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Competencies of Emotional Intelligence

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Competencies of Emotional Intelligence


We all know emotional intelligence (or EQ) matters. But what does it really mean to be emotionally intelligent?

8 min read

In a previous article, we explained that success in life depends on both IQ and EQ. Therefore, in the workplace, emotional intelligence (EQ or EI) matters for both leaders and employees. It’s now time to delve more deeply into what emotional intelligence actually is.


Emotional intelligence was first described in the psychology literature by Salovey and Mayer (1990). However, psychologist Daniel Goleman is generally credited with introducing EI to the public via his book “Emotional Intelligence: Why it can matter more than IQ” (Goleman, 1995).

You may be surprised to discover that there is no universally agreed upon definition of emotional intelligence, and no consensus about the competencies that comprise it. However, this is typical of psychology research where it’s common practice for academics to propose a variety of definitions and models.

Let’s begin by considering some of these definitions. Emotional intelligence has variously been described as:

  • “the ability to monitor one’s own and others’ feelings and emotions, to discriminate among them, and to use this information to guide one’s thinking and action” (Salovey & Mayer, 1990)
  • “a person’s ability to manage his feelings so that those feelings are expressed appropriately and effectively” (Goleman, 1995)
  • “an array of noncognitive capabilities, competencies, and skills that influence one’s ability to succeed in coping with environmental demands and pressures” (Bar-On, 1997), and
  • “emotional intelligence is not the opposite of intelligence, it is not the triumph of heart over head – it is the unique intersection of both” (Caruso in Freedman, 2017).


Currently, three academic models which conceptualize emotional intelligence differently dominate the EQ landscape. These models have been developed by:

  • Peter Salovey and Jack Mayer, and further refined in collaboration with David Caruso
  • Reuven Bar-On, and
  • Daniel Goleman.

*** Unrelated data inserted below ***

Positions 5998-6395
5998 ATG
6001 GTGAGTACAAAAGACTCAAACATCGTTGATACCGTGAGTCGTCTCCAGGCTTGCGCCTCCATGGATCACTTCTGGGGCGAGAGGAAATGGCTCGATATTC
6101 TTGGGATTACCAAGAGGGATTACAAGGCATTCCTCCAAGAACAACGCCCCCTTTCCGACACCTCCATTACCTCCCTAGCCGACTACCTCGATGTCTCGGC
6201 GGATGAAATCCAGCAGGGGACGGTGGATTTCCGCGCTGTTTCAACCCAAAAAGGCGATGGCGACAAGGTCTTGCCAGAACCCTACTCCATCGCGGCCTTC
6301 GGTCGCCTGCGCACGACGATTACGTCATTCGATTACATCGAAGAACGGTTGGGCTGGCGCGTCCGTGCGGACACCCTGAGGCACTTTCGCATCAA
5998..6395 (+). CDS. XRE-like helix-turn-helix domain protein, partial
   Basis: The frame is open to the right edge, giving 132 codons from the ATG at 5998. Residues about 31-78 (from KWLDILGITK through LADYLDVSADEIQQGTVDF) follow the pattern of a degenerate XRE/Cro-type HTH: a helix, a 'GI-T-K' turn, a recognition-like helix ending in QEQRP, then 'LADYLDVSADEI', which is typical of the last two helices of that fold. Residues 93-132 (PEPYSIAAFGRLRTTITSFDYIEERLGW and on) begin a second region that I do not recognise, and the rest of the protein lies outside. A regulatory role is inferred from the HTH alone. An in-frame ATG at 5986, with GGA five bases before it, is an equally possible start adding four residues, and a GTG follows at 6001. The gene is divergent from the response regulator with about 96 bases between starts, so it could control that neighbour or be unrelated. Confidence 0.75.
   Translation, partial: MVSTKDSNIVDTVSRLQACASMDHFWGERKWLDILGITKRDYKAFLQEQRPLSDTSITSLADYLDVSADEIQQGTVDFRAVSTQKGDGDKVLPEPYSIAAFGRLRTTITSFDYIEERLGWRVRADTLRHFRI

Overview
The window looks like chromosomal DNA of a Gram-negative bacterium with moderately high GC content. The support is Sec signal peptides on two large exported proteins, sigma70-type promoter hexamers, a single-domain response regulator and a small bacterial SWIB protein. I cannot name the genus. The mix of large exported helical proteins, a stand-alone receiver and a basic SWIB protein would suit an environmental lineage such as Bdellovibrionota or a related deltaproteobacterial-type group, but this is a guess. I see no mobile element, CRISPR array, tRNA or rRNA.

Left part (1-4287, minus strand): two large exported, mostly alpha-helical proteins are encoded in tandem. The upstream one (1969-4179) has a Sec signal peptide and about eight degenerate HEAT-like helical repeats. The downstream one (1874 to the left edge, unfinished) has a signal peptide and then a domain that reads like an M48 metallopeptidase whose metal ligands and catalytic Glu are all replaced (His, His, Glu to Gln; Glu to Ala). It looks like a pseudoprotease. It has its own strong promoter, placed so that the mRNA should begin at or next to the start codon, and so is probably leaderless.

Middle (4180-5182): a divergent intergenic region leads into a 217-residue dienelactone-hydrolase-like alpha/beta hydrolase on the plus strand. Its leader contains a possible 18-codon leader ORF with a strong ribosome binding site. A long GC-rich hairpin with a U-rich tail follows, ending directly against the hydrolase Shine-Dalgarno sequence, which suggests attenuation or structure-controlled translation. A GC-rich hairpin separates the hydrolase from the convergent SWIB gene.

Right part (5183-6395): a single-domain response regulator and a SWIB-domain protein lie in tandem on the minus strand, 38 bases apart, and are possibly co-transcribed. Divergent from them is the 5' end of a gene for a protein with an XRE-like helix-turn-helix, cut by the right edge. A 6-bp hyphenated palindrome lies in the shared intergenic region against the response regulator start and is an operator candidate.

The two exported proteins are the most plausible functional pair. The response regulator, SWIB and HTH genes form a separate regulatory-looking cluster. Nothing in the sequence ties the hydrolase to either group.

Salovey and Mayer (1990) argue that emotional intelligence is a form of innate intelligence related to cognitive (thinking or mental) ability. They view EI as a set of abilities involved in reasoning about emotions and using emotions to enhance reasoning. Their model is thus referred to as an ability model.

By contrast, Goleman (1995, 1998) and Bar-On (1997, 2006) regard EI as a set of skills that depend on both ability and personality traits. These models are referred to in the scientific literature as mixed models.

This article focuses on the evolution of the framework developed by Daniel Goleman. In his 1998 book “Working with emotional intelligence,” Goleman proposed a model of EI that included five components (Figure 1).

Five Components of EQ

Figure 1. The five components of emotional intelligence (Goleman, 1998).

Over time he refined his model to four domains (Goleman & Boyatzis, 2017):

  • Self-awareness: knowledge of self
  • Self-management: actions towards self
  • Social awareness: knowledge of others
  • Relationship management: actions towards others


In the current version of Goleman’s model, twelve competencies are nested under these four domains (Figure 2). These building blocks of emotional intelligence are the “learned and learnable capabilities that allow outstanding performance at work or as a leader” (Goleman & Boyatzis, 2017).

Figure 2. Emotional intelligence domains and competencies (Goleman & Boyatzis, 2017).

Emotional self-awareness is the first competency of emotional intelligence. Self-awareness is the capacity to understand how our feelings affect us, other people and our job performance. A sign of self-awareness is the ability to speak openly and accurately (Goleman, Davidson, et al., 2017b; Harvard Business Review et al., 2018).